California-based Imergy Power Systems has developed a process for producing flow batteries with recycled vanadium from mining slag, oil field sludge, fly ash and other forms of industrial waste. The company hopes to use this process to reduce the cost of battery-based energy storage systems.
Imergy says its process enables it to produce flow batteries with vanadium at a 98% purity level that can be harvested from environmental waste sites, as opposed to the 99% purity typically used with mined vanadium. By extracting vanadium from slag, Imergy says it will lower the cost of obtaining and processing the material by 40% relative to competitors.
As a result of this technology and other developments, Imergy says it will be able to lower the cost of its flow batteries from the industry's current benchmark of $500/kWh to under $300/kWh.
Imergy's strategy is to work with oil and mining companies to develop a supply of raw materials for its flow batteries. Thousands of tons of vanadium brought to the surface through worldwide petroleum operations every year end up in sludge deposits, the company says. Also, tons of vanadium accumulate in copper mine tailings.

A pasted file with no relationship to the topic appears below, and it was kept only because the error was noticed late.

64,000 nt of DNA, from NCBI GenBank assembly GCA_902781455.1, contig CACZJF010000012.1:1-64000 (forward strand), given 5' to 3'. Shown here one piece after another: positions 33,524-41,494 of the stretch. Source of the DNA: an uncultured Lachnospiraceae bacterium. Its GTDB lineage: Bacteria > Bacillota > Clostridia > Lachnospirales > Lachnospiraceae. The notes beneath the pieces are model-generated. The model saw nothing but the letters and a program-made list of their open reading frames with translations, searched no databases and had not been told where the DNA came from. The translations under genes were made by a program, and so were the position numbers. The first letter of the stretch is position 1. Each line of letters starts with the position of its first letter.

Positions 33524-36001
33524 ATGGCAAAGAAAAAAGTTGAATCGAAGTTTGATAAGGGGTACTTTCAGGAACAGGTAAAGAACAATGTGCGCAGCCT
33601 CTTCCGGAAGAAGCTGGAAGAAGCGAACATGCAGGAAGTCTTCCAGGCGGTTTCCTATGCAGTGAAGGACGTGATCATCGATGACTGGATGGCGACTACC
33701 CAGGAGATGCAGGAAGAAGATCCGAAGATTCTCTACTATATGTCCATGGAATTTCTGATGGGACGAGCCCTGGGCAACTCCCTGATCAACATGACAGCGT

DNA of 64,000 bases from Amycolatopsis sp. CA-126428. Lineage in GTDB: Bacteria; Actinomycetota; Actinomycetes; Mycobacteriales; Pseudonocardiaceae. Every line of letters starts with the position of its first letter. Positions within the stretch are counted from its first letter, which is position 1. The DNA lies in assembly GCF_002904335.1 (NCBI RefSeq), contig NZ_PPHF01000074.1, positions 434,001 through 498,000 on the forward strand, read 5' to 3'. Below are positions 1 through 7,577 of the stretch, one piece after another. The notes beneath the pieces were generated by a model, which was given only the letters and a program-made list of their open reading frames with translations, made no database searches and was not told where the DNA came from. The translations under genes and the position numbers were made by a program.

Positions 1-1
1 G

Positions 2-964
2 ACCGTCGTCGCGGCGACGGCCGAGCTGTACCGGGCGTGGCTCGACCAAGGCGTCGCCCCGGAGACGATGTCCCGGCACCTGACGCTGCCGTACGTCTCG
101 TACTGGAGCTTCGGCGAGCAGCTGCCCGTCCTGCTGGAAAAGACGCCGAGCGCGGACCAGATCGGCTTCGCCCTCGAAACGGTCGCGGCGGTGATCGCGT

‘We're taking industrial sludge and turning it into a source of clean energy,’ says Bill Watkins, CEO of Imergy Power Systems. ‘At the same time, we're lowering the cost and increasing the performance of energy storage, which is going to expand the market.’